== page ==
Electronic Data Interchange (EDI) 101

Kashif Ahamed
Published in
3 min readOct 22, 2022


EDI (Electronic Data Interchange) is the concept of businesses sharing information between two companies that was traditionally communicated on paper. Business information includes purchase orders, inventory feeds, invoices, shipping notices, etc.

EDI plays a vital role and preferred means to exchange documents and transactions between businesses both small and large these days.

B2B EDI integration ensures that the data provided by all business partners involved in a common business process and automatically shared with other business partners. Similarly, EDI integration can be associated with almost all the ERP systems you see in the market. This is a breakthrough feature that businesses can utilize to gather all the business information and analyze them. Also with modern technologies, the possibilities are endless — Use business intelligence with the help of Machine Learning and AI tools. (Example: The Domo Business Cloud )

How does EDI work?

EDI improves productivity and creates cost savings by eliminating manual processes. With an EDI solution, vendor invoices are received on a timely basis and accounts payables are recorded timely manner than other traditional channels. The vendor’s EDI system receives the purchase order, acknowledges the purchase order, notifies the shipping department to ship the goods and generates an EDI invoice to be transmitted directly to the buyer’s accounts payable system.

EDI can be configured as an on-premise EDI system or an outsourced managed service to automatically send business documents between trading partners without human interaction.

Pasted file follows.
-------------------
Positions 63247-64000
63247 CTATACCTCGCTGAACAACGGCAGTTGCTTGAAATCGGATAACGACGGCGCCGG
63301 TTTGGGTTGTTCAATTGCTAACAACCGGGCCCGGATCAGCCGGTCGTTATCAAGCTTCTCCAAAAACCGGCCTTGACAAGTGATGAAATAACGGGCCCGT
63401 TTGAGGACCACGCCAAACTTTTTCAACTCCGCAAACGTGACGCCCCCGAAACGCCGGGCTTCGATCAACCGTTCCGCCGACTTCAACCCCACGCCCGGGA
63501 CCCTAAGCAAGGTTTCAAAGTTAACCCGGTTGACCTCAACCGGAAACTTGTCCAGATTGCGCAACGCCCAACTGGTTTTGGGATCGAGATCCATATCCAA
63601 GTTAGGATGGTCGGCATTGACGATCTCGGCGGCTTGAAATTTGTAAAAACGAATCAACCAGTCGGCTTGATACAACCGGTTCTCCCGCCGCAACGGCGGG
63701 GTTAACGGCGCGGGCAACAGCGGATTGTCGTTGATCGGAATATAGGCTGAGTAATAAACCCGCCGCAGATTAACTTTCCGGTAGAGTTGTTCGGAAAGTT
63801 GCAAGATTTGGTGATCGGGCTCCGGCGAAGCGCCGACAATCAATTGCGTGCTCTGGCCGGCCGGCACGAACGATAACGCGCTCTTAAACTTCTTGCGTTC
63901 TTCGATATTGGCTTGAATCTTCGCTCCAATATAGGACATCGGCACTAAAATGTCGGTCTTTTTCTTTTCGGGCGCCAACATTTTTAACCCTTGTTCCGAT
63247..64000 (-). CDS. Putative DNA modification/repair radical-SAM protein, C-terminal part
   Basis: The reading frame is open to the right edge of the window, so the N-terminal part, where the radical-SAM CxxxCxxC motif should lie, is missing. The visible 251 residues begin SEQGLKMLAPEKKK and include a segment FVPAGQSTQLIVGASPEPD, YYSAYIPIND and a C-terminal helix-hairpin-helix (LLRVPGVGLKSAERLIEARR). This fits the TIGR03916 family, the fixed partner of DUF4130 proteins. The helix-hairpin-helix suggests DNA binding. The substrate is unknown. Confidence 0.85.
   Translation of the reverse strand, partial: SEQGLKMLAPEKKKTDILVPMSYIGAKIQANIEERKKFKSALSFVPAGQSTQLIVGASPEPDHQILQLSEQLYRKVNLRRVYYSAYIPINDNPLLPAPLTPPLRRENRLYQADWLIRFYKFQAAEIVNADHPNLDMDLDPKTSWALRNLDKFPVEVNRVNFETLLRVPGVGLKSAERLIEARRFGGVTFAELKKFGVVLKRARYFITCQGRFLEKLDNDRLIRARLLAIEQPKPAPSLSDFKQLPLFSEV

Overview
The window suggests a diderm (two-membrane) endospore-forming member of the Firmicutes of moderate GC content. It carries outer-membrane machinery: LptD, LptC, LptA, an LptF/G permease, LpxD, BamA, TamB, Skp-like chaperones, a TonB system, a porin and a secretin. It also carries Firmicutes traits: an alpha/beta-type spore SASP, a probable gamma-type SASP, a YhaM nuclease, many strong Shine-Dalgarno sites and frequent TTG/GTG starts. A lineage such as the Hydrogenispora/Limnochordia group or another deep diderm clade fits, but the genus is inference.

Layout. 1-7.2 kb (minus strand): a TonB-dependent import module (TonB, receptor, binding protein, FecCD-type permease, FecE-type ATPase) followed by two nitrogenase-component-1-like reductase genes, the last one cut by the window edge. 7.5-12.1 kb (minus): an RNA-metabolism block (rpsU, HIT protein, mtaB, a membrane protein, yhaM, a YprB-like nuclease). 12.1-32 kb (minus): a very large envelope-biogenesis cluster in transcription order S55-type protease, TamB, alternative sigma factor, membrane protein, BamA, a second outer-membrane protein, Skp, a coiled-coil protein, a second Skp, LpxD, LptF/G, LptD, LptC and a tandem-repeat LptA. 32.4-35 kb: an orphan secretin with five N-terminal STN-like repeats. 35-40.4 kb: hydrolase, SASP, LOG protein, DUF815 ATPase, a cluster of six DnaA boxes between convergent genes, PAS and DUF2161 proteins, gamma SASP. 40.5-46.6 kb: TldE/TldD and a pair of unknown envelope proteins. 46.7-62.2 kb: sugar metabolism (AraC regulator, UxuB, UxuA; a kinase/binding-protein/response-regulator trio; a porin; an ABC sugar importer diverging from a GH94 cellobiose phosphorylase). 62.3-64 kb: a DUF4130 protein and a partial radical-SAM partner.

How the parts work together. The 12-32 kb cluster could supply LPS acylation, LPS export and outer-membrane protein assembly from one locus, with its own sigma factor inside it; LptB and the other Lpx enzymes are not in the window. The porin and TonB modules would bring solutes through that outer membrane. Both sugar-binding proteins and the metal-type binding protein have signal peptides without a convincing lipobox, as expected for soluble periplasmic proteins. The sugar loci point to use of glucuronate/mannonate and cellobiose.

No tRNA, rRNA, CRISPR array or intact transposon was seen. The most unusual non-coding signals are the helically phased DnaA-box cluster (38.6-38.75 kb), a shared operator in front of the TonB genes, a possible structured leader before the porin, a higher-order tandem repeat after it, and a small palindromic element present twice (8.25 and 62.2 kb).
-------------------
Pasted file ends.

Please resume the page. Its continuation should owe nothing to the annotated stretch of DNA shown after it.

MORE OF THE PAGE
Small-sized companies may outsource an EDI solution using cloud-based EDI software that integrates with the company’s ERP.

EDI Standards

EDI standard is a common format where these different EDI systems can talk to each other. Let’s take a look at ANSI X12 and EDIFACT — two of the most widely used standards.

*ANSI X12 — ANSI X12 is an American EDI standard developed in 1979 and stands for American National Standards Institute X12. The most widely used standard in the United States and much of North America.

*EDIFACT (also called UN/EDIFACT) — EDIFACT was developed by the United Nations Economic commission. Outside of North America, it is the most widely used standard.

The graphic below illustrates a sample purchase order in printed form and how it would look once it’s translated into the ANSI and EDIFACT EDI formats.

An EDI translator within the EDI software translates EDI data elements and formats into readable view. This enables real-time business document processing easier and the EDI software can be managed by absolutely anyone who is having the business understanding.

My company uses the ANSI X12 standard so I can briefly give you some idea of how EDI works with ANSI X12 standard so this article will make more drift.

First, we need to learn ANSI X12 Document Types — Each document is identified by a 3 digits code number.

Common ANSI X12 Document Types (Transaction Sets)

  • EDI 810 Invoice
  • EDI 820 Payment Order/Remittance Advice
  • EDI 846 Inventory Inquiry/Advice
  • EDI 850 Purchase Order
  • EDI 855 Purchase Order Acknowledgment
  • EDI 856 Ship Notice/Manifest (ASN)
  • EDI 997 Functional Acknowledgement

More Document types — https://en.wikipedia.org/wiki/X12_Document_List

Let’s look at a purchase order’s EDI life cycle below (Assume DSCO is the EDI partner)

Credits —
truecommerce.com, edibasics.com, tipalti.com, datatrans-inc.com, wikipedia.org



Kashif Ahamed

Technical Consultant/Project Manager and an occasional Blogger from the tropical island, Sri Lanka 🏝